Superman is a good guy. More than that, Superman is the best guy. Created by writer Jerry Siegel and artist Joe Shuster in 1932, he's the archetypal superhero, a man of enormous power who places himself in service to the powerless. To borrow a famous phrase from the 1940s Superman radio serial, he stands for "truth, justice and the American way". - Why Orson Scott Card isn't the right man to write Superman. [more inside]
They've been rumoured to be an item for some time, but in X-Factor #45 Rictor and Shatterstar, formerly of X-Force (the most 90s comic of all time), finally kissed - giving the comics world two more confirmed gay superheroes and making the X-Men Universe Relationship Map out of date (Shatterstar creator Rob Liefeld has however vowed to undo it). Meanwhile over at DC flagship title Detective Comics is now fronted by the new lesbian Batwoman - ironically a character who was introduced to make Batman seem more hetro.
"And on the rare occasion when nonwhite heroes were included, names like Black Panther and Black Lightning telegraphed the difference" (NYT). Nonwhite and non-traditional superheroes aren't new, but a "lesbian socialite" Batwoman is. How about "The Great Ten," a "Chinese government controlled superteam" also to be featured in the ongoing "52" Series from DC comics (an alternate superverse bereft of A-league stars like Batman and Superman)? When I was a kid, it was pretty shocking to know of at least one gay superhero (and a Canadian to boot), but I wasn't aware that there were actually so many. Of course, the irrepressible Stan Lee claims he created the first gay superhero in the persona of Pvt. Percival Pinkerton. (Previous mefi discussion of Pavitr Prabhakar, the "Indian Spiderman" here.)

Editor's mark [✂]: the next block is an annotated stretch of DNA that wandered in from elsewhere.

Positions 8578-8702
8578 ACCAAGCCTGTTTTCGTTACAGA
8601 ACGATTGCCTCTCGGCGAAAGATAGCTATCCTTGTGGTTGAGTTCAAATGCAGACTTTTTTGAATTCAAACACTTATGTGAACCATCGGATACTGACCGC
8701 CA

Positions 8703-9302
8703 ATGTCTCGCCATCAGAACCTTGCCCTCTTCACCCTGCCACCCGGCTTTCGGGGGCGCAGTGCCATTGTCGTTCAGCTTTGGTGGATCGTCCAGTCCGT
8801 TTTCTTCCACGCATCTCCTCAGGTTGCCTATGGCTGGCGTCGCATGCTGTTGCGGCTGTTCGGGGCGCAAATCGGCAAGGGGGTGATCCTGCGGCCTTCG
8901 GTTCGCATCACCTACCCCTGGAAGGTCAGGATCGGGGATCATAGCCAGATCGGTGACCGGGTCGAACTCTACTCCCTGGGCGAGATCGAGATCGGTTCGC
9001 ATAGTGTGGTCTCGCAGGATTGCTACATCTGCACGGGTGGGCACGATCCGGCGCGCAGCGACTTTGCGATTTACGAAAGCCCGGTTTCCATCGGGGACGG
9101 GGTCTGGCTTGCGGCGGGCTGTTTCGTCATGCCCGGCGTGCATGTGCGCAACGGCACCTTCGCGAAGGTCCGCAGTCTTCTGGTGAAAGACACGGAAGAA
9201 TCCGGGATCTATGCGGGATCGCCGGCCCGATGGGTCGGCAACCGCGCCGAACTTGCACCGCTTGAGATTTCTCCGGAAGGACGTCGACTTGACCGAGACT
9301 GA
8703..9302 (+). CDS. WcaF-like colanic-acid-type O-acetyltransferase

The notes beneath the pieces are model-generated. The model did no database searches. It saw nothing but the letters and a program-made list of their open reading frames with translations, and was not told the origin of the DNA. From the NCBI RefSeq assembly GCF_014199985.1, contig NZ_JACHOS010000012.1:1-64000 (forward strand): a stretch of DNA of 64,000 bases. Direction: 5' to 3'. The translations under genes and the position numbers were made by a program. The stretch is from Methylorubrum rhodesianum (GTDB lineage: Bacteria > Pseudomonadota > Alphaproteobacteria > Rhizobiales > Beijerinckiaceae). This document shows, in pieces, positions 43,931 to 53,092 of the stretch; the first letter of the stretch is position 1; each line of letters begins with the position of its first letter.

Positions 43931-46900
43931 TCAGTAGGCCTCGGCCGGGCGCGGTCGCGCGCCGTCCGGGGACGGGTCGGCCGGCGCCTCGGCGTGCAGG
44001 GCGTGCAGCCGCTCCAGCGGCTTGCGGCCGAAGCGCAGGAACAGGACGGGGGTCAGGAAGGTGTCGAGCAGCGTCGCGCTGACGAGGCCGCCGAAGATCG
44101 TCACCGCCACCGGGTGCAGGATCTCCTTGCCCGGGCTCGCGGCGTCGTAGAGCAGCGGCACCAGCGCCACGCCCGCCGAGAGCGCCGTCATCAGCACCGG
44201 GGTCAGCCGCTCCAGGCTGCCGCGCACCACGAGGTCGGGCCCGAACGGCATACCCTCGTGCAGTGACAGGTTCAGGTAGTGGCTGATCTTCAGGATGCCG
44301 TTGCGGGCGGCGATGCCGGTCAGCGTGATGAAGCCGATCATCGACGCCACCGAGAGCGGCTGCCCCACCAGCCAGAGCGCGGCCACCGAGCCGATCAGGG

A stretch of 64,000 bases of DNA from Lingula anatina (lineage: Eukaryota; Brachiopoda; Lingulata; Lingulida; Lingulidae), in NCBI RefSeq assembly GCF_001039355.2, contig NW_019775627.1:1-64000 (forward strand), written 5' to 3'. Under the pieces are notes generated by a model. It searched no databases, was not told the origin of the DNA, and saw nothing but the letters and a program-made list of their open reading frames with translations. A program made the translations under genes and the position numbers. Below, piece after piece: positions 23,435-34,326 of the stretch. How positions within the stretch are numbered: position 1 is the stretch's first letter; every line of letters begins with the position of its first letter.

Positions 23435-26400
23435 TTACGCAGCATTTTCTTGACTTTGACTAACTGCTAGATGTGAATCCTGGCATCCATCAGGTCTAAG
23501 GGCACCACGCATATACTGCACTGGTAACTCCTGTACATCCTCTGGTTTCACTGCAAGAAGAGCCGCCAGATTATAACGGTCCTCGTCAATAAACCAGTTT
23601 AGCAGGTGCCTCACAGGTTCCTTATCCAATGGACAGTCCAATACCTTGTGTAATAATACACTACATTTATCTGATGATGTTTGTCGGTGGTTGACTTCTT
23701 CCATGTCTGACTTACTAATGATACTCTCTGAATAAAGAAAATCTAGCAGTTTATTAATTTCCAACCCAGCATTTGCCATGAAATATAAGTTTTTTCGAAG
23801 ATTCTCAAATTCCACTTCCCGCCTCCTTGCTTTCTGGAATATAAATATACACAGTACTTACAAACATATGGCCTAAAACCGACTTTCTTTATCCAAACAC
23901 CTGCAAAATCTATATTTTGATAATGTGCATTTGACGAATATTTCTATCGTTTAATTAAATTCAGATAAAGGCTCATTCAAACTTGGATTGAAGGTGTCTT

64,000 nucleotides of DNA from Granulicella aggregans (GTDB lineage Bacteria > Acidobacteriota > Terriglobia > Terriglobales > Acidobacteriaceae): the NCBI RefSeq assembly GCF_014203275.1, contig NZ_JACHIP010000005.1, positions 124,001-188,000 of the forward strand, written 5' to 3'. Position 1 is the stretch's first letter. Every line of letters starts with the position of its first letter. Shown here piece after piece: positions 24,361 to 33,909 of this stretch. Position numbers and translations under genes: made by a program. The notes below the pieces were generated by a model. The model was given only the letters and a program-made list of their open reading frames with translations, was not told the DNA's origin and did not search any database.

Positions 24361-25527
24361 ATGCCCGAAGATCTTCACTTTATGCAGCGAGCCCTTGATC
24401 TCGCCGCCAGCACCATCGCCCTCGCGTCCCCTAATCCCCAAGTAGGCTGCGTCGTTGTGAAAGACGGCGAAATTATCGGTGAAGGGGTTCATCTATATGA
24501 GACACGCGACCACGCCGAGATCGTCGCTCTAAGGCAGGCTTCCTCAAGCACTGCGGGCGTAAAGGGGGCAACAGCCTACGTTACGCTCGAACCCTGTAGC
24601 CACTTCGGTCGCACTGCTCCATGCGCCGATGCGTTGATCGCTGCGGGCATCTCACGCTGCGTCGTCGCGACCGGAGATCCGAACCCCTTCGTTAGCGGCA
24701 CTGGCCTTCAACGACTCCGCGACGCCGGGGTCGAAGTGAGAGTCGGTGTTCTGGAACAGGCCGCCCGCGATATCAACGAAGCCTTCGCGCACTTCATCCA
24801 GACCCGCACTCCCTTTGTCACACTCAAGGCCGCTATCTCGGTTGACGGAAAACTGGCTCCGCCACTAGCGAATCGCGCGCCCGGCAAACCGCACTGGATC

As a lifelong DC Comics fan, I think I can truly state that Dr. Fate's fabulous blue and gold costume made me the gay man that I am today. Likewise, Element Lad's admitted shyness towards women (and pretty pink outfit) helped me identify with him as a gay teen. Until now, though, I didn't know where I could find others whose gayness was so closely intertwined with a love of comic books. The Gay League changed all that. Warning, some of the fan-submitted artwork, featuring generously overendowed (even by superhero standards) men and women is probably a little risque for work. We're here, we're queer, we love the Legion!